formed with two nouns with grammatical gender (gr-nouns), and half were
formed with two nouns with semantic gender (se-nouns); all the heads were
singular, but half were masculine, and half feminine. The attractors and head
nouns were either matched or mismatched for gender (G/MA and G/MS,
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The Relation between Gender and Number Agreement Processing
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Table 1: Example of two gr-items; one quadruplet with masculine nouns and
another with feminine nouns
Condition
Masc-G/MA-N/MA
Adjective
alejadremote
Masc-G/MA-N/MS
Masc-G/MS-N/MA
Masc-G/MS-N/MS
Fem-G/MA-N/MA
Fem-G/MA-N/MS
Fem-G/MS-N/MA
Fem-G/MS-N/MS
bonitpretty
Preamble
el terreno del establo
the.MASC.SG lot.MASC.SG of-the.MASC.SG
stable.MASC.SG
el terreno de los establos
the.MASC.SG lot.MASC.SG of-the.MASC.PL
stables.MASC.PL
el terreno de la cuadra
the.MASC.SG lot.MASC.SG of the.FEM.SG
stable.FEM.SG
el terreno de las cuadras
the.MASC.SG lot.MASC.SG of the.FEM.PL
stables.FEM.PL
la vista de la playa
the.FEM.SG view.FEM.SG of the.FEM.SG
beach.FEM.SG
la vista de las playas
the.FEM.SG view.FEM.SG of the.FEM.PL
beaches.FEM.PL
la vista del puerto
the.FEM.SG view.FEM.SG of-the.MASC.SG
port.MASC.SG
la vista de los puertos
the.FEM.SG view.FEM.SG of the.MASC.PL
ports.MASC.PL
respectively) or number (N/MA means matched for number, and N/MS
means mismatched for number) or both gender and number. All the nouns
were morphologically regular.
An example of an item quadruplet with gr-nouns and a masculine head,
followed by a quadruplet with a feminine head can be seen in Table 1. An
example with se-nouns appears in Table 2.
Items were counterbalanced across four presentation lists.
There was also a set of 64 filler items with the same structure as the
experimental items. All the head nouns in the fillers were plural; half of them
had a plural attractor, and half had a singular attractor. They were also
equally divided into preambles with gr-nouns or se-nouns, feminine or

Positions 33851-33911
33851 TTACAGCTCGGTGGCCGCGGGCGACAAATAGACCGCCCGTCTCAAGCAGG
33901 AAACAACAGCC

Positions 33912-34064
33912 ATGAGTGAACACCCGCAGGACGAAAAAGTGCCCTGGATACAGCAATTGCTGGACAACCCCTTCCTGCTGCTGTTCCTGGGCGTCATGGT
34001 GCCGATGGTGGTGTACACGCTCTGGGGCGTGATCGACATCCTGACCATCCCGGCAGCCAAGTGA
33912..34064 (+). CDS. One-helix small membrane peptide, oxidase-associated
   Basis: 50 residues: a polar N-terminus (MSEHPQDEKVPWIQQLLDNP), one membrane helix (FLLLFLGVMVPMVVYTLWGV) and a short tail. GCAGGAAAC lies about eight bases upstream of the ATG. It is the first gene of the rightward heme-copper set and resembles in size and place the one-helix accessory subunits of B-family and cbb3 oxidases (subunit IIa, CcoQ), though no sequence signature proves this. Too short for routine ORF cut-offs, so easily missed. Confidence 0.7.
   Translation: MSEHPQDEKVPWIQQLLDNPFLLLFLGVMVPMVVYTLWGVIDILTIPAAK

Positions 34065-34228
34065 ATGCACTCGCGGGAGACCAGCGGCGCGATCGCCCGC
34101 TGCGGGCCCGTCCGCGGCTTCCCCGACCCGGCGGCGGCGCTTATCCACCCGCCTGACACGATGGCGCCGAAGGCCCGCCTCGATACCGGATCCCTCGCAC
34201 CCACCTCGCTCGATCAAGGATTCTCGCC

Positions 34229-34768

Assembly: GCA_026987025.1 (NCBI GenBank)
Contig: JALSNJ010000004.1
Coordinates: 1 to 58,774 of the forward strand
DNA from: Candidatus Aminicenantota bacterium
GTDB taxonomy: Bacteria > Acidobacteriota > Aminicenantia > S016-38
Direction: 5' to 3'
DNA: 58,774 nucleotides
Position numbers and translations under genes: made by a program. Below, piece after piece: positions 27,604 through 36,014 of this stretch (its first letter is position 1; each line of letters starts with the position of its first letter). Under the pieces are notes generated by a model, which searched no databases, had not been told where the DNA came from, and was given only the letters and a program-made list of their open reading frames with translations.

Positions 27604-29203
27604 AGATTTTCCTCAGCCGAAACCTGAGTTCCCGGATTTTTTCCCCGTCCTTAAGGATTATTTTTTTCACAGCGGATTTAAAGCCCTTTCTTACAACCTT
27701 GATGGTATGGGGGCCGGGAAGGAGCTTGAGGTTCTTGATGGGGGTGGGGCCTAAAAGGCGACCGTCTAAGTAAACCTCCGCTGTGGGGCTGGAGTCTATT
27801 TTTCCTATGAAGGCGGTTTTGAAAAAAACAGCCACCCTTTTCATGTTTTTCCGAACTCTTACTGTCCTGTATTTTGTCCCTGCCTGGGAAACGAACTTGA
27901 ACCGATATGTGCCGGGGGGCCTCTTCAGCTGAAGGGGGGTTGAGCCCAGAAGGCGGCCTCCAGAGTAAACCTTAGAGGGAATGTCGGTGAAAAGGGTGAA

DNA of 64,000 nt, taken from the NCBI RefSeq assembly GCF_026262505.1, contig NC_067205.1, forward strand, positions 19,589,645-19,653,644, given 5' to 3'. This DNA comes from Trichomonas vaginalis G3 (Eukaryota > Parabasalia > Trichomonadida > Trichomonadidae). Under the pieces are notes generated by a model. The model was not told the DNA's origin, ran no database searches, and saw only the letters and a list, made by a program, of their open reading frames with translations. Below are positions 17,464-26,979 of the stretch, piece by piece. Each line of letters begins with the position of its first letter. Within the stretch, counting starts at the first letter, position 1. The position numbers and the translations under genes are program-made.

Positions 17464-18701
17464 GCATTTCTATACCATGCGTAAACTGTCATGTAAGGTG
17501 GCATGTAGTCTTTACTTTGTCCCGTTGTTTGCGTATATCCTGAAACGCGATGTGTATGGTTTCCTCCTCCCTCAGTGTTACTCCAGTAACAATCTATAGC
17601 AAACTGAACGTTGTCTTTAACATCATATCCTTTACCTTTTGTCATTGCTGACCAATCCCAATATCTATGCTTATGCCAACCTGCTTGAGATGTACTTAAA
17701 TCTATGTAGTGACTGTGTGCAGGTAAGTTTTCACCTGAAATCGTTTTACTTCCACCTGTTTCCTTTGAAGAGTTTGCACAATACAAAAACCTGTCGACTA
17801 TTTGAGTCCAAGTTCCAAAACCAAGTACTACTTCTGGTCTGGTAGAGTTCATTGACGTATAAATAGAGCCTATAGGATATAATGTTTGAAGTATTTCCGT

masculine heads, and matched or mismatched for gender.
2.3 Procedure
Participants were seated in front of a computer screen. They first went
through six practice items with the experimenter still in the room. For the
main part of the experiment, participants were left alone.
The presentation of the items was carried out on a computer-controlled
video display using the DMastr system developed by K. I. Forster and J. C.
Forster at the University of Arizona.
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Inés Antón-Méndez, Janet L. Nicol, and Merrill F. Garrett
Table 2: Example of two se-items; one quadruplet with masculine nouns and
another with feminine nouns
Condition
Masc-G/MA-N/MA
Adjective
enfadostiring
Masc-G/MA-N/MS
Masc-G/MS-N/MA
Masc-G/MS-N/MS
Fem-G/MA-N/MA
aburridboring
Fem-G/MA-N/MS
Fem-G/MS-N/MA
Fem-G/MS-N/MS
Preamble
el suegro del molinero
the.MASC.SG father-in-law.MASC.SG of-the.MASC.
SG miller.MASC.SG
el suegro de los molineros
the.MASC.SG father-in-law.MASC.SG of-the.MASC.
PL millers.MASC.PL
el suegro de la molinera
the.MASC.SG father-in-law.MASC.SG of the.FEM.SG
miller.FEM.SG
el suegro de las molineras
the.MASC.SG father-in-law.MASC.SG of the.FEM.PL
millers.FEM.PL
la prima del pastelero
the.FEM.SG cousin.FEM.SG of the.FEM.SG pastrycook.FEM.SG
la prima de las pasteleras
the.FEM.SG cousin.FEM.SG of the.FEM.PL pastrycooks.FEM.PL
la prima del pastelero
the.FEM.SG cousin.FEM.SG of-the.MASC.SG pastrycook.MASC.SG
la prima de los pasteleros
the.FEM.SG cousin.FEM.SG of the.MASC.PL pastrycooks.MASC.PL
For each item, participants first saw an adjective (stripped of its gender and
number morphemes) for approximately 600 ms on the center of the screen. The
adjective stem then disappeared. Participants had been instructed not to read
the adjectives aloud but to hold them in memory in order to use them in the
completion of the subsequent sentence. After a brief pause of 400 ms, a
sentence preamble appeared in the center of the screen. Participants had to
repeat the preamble aloud and complete the sentence by using the adjective
stem they had previously seen, properly inflected. Sentence preambles
remained on the screen until the participant was ready for a new item, at which
point he or she was to press the spacebar. Items were presented in a different
random order for each participant. All responses were tape-recorded.
A summary of the method is given in Table 3.
Table 3: Method overview
Item display
First
Spanish
alejadEnglish gloss
remote
Second
el terreno del establo
the.MASC.SG lot.MASC.SG
of-the.MASC.SG stable.
MASC.SG
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Subject response
el terreno del establo está
alejado
the.MASC.SG lot.MASC.SG ofthe.MASC.SG stable.MASC.SG
is remote.MASC.SG
The Relation between Gender and Number Agreement Processing
11
2.4 Predictions
There are two results of primary interest. First, if gender and number are not
independent of each other for the purposes of agreement between noun and
adjective, all errors involving one would also involve the other, which means
that errors elicited in conditions where the attractor mismatches the head in
both gender and number should be double errors—gender and number
errors—and this would be evidence in favor of a head-misselection